On June 2, Schweitzer Engineering Laboratories officials working in Mexico noticed $400,000 had suddenly disappeared from the company’s Monterey bank account.
After a quick call to the office of Banco Santander Serfin, SEL’s people were told by the bank manager that the account was locked down and he’d help find the culprits.
That same afternoon the bank manager, his face somber, visited SEL’s Monterey office to discuss the problem and answer questions.
Ed Schweitzer, the president of SEL, recounts what happened next: “That very day, our director of finance and the bank manager observed, while seated together by the computer, another $200,000 disappear on the screen, right after the guy said the account was locked down.”
The full saga of SEL’s $600,000 loss — in a still-unsolved case of Internet bank theft — was Schweitzer’s contribution to a conference on cybercrime held Wednesday and Thursday in Spokane Valley. SEL, a Pullman-based company whose manufacturing operations in Mexico produce power-utility equipment, was the conference’s chief sponsor.
Schweitzer’s point for conference attendees was basic: one can’t assume that all banks will do the right thing for their customers.
To date, officials at Banco Santander Serfin officials have denied they’re at fault. As a gesture of conciliation, however, the bank gave SEL $50,000.
Schweitzer, who started privately held SEL in 1982, feels the Mexican bank is following unethical practices that banks in this country would never tolerate.
“We’ve said to them, ‘It’s our money we entrusted to you. It disappeared, now give us our money back.’ They said to us, ‘We don’t have any obligation to do so.’ “
Said Schweitzer, “You go into a bank in this country or Mexico, and you assume they have armed guards and big vaults and they keep your money secure … But what we’ve learned is that really bad stuff happens.”
In effect, Banco Santander Serfin’s response has been that SEL’s own people may have been involved or were careless with the account password, Schweitzer said.
SEL audited all its Monterey employees to see if anyone was involved. Schweitzer said he believes the theft occurred either through an outside hacker or through a bank employee who found the password and sold it.
Marion Gerhardt, SEL’s general counsel, said numerous efforts to encourage the bank’s support have been fruitless.
Schweitzer is taking the story public, hoping more attention sheds light on the problem. He’s also talked with reporters from the St. Petersburg (Fla.) Times and the Wall Street Journal.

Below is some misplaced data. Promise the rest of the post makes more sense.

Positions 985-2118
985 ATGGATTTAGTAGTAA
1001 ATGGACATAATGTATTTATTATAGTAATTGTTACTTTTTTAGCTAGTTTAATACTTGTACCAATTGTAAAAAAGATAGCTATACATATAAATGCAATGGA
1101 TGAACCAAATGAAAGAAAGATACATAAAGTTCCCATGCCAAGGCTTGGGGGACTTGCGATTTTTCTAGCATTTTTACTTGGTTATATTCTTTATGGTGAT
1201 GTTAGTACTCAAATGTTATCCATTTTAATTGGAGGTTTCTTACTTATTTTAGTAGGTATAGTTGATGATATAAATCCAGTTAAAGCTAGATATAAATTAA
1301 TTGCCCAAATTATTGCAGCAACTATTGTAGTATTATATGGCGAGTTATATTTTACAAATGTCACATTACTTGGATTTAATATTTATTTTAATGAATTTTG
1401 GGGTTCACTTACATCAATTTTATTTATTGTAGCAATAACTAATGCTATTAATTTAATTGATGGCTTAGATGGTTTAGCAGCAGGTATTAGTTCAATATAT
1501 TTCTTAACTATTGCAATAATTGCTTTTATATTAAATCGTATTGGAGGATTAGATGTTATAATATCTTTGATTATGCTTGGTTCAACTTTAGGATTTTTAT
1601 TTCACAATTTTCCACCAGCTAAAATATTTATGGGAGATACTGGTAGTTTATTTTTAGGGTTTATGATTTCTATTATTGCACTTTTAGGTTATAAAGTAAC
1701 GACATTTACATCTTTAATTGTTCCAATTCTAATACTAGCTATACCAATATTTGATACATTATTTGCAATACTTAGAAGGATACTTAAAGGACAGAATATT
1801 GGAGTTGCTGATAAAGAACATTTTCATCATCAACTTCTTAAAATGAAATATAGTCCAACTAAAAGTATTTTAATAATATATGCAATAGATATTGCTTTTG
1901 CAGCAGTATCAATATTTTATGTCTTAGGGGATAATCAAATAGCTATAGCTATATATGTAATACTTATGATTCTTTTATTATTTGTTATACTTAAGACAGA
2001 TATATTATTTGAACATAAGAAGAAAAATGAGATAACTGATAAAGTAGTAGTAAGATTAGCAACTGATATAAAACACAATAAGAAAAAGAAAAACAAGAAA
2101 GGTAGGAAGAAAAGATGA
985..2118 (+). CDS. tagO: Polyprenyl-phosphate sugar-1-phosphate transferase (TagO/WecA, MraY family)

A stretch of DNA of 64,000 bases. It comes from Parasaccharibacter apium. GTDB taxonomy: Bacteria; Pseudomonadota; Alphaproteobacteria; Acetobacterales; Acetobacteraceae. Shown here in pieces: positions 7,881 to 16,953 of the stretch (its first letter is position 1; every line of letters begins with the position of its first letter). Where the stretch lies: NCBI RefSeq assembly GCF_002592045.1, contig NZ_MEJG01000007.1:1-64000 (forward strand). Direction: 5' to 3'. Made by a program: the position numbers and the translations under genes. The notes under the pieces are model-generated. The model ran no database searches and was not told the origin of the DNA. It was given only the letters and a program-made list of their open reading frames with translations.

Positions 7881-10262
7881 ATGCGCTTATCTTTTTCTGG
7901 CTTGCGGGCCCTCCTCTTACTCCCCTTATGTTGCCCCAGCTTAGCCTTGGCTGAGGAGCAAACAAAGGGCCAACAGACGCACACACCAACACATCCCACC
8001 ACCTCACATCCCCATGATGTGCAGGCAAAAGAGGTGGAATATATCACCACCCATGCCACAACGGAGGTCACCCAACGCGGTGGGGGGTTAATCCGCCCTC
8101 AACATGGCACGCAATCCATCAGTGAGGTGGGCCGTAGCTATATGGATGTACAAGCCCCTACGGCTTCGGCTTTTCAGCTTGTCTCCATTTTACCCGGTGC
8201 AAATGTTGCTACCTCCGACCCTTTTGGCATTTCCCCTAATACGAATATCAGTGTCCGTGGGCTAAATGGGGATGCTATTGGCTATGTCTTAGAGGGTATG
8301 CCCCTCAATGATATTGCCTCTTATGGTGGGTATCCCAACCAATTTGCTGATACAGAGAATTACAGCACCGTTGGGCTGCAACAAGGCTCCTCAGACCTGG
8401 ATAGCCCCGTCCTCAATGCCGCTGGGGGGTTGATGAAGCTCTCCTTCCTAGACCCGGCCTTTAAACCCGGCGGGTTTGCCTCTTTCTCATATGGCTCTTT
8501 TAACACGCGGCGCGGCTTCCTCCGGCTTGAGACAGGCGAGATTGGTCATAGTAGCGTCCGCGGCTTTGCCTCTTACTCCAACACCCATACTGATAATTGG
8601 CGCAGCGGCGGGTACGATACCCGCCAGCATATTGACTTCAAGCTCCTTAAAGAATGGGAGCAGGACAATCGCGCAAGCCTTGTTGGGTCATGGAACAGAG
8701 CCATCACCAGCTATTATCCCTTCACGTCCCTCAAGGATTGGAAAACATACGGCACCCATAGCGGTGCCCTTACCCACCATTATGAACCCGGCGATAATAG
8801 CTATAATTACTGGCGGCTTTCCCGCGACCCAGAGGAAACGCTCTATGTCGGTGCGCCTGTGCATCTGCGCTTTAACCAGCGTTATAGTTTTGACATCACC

The Florida paper this summer looked at Mexican banking and found numerous similar cases of online bank theft.
One story noted that, unlike banks in the United States and Europe, Mexican banks don’t guarantee the security of client accounts
“The banks simply deny any responsibility,” Enrique Arias, director of financial analysis for the National Commission for the Protection and Defense of Financial Service Users, told the paper. “Unfortunately there is a lack of regulation and clients have little recourse.”
SEL has about 120 workers in Mexico, mostly in the company’s Monterey operation, where workers assemble power relay equipment that’s sold in that country and elsewhere. The company has more than 1,300 employees worldwide, with about 1,000 in Pullman.
Schweitzer said the situation in Mexico is the company’s first encounter with bank theft. “We’ve had credit card fraud but nothing out of the ordinary,” he said.
After the June losses were discovered, SEL started criminal proceedings that led to identifying several accounts at other Mexican banks where SEL’s funds had been transferred.
That effort tracked down about $150,000. But since it took weeks before the exact transfer locations were found, most of the money has apparently been moved to offshore banks, said Schweitzer.
Gerhardt said a few of those transfers apparently were tied to at least one other individual already convicted of similar crimes. But no one so far has been charged with the SEL theft, said Schweitzer.
Efforts to reach officials with Banco Santander Serfin were not successful. It’s a subsidiary of Spain-based Grupo Santander, one of the world’s larger financial institutions. Its global revenues in 2005 came to $41 billion.
Schweitzer noted that Banco Santander Serfin had tightened its bank account security system at some point prior to June 1 but didn’t notify SEL. The change was from a single-user authentication step — essentially a user name and password — to a two-party verification method.
“That was negligent on their part to not tell us that,” said Schweitzer.
In addition to anger toward Banco Santander Serfin, Schweitzer crossed swords with Bank of America, which owns 24.9 percent of the Mexican company. Bank of America was, until this summer, the bank SEL used for most of the past 24 years, he added.
After writing twice to Ken Lewis, the CEO of Bank of America, and receiving no reply from the top executive, Schweitzer grew even more frustrated. A Bank of America staffer wrote to him saying, in effect, the bank could do nothing to help SEL, said Schweitzer.
Since then, SEL has switched its American accounts to Wells Fargo Bank, and its Mexican accounts to Citibank affiliate Banamex.
SEL’s attorneys are considering filing suit against Banco Santander Serfin, said Schweitzer.
The loss comes to more than just a principle, he said. It represents after-tax profits that could have gone back into growing the business in Mexico.
All this has forced SEL to focus harder on internal security, said Schweitzer.
“We have to make sure how these things work. But we also now are making sure we work with partners who practice the values their mother taught them.”
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